My book: Transfer Pricing in Action

Transfer Pricing in Action

This is my new book, written in the “business novel” tradition, with my colleague, Althea Azeff, with whom I often team for competitive bids and tax pursuits. The book is an extended case study of MSell corporation. The name MSell probably comes from “import sales.”  Karen Wu is the founder of MSell. According to the book:

MSell Corporation was born in the mid 1980s from Ms. Wu’s leveraging of her extensive business contacts with small manufacturing companies in China, cultivated through a number of stints in various procurement departments of major retailers. Using those contacts, she had ordered personal accessories, simple gadgets, and everyday convenience items, all manufactured to her exacting specifications. On her quarterly tours of various knick-knack manufacturers in China, she would discuss her ideas for trendy, fashionable men’s accessories and order her hand-chosen manufacturers to create samples and technical details that brought her ideas to life.

At first MSell just imported products manufactured its own specifications by unrelated Chinese vendors and sold them at wholesale to department stores and other retailers.  Throughout the book we first see MSell raising capital to go into retail sales, expand into Canada, expand into Europe, set up its own permanent sourcing and design house in China with Karen Wu moving there, rebrand itself as Epsilon, and turn its China operations into a global marketing and supply hub for its business.

We have included some excerpts and introduction to five thematic areas covered in the book:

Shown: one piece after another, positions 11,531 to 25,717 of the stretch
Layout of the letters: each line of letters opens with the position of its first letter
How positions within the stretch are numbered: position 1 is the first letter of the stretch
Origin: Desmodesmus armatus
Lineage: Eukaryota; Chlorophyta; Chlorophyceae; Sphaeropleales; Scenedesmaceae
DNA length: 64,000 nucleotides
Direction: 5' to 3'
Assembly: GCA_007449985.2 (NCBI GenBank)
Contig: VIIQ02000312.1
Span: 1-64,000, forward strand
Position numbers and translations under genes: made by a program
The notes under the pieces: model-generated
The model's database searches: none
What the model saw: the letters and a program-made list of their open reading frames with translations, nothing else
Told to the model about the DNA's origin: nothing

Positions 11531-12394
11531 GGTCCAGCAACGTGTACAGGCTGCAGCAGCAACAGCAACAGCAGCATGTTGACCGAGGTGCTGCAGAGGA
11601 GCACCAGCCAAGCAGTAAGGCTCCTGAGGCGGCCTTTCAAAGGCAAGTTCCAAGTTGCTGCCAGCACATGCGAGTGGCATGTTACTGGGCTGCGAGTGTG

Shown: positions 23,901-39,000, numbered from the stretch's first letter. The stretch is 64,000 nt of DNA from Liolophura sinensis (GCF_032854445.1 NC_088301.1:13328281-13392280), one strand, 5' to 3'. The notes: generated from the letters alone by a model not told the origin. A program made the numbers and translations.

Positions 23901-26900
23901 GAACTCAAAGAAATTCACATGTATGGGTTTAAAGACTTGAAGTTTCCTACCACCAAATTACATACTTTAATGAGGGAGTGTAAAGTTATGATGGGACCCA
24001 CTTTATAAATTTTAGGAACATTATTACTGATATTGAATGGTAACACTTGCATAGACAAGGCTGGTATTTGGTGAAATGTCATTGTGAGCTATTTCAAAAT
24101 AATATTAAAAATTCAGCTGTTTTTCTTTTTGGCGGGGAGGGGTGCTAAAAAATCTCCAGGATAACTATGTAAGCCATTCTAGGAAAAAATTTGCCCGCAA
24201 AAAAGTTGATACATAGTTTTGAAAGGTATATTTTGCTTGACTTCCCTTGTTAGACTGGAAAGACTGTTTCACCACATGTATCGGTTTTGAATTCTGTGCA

Controversy,

Risk-Return Tradeoff,

Intangibles,

Sourcing, and

Principal Operating Company Structures

Here is the publishers note on it:

Business tax strategy is at its most challenging when success ushers in the promise of major growth. At this ‘moment of truth’ the thorny special issues associated with international expansion loom over the fate of the company. These issues can be summarized in two words: transfer pricing. In this extended hypothetical case history, presented in narrative style with an abundance of graphic material, the authors lay bare the minutest details of transfer pricing planning and how the process engages and affects the ambitions, insights, and interactions of the group of business people and advisors involved. Because of this exposure to decision making and consulting dynamics, the reader gets a taste of the trade-off between ‘correctness’ and ‘practicality.’ In fact, a more practical approach to the subject is hard to imagine. The book’s format, innovative in every way, finds plenty of room to define every term, cite every source, and describe every opportunity or pitfall affecting the tax aspects of such processes as moving into new jurisdictions, restructuring operations to create regional or global centres of excellence, or changing supply chains. Scores of information-packed tables, graphs, flowcharts, and other illustrations – often in the form of slide presentation screens or ‘real-world boxes’ – enhance the in-depth discussion of such aspects of international tax planning as the following (among much else):

  • choice of tax status;
  • investors and control;
  • licensing and intellectual property issues;
  • accounting methods;
  • recruiting foreign personnel; and
  • tax audits by revenue authorities.

In a business environment where transfer pricing has emerged as the most dynamic area of international taxation, following extensive legislative activity and rulemaking, this remarkable book bridges the abstract theory of transfer pricing and its everyday practice in a very accessible way. No other book on the subject is so practical or so down to earth. Lawyers and other professionals in international taxation and tax law will find it enormously appealing, informative, and useful.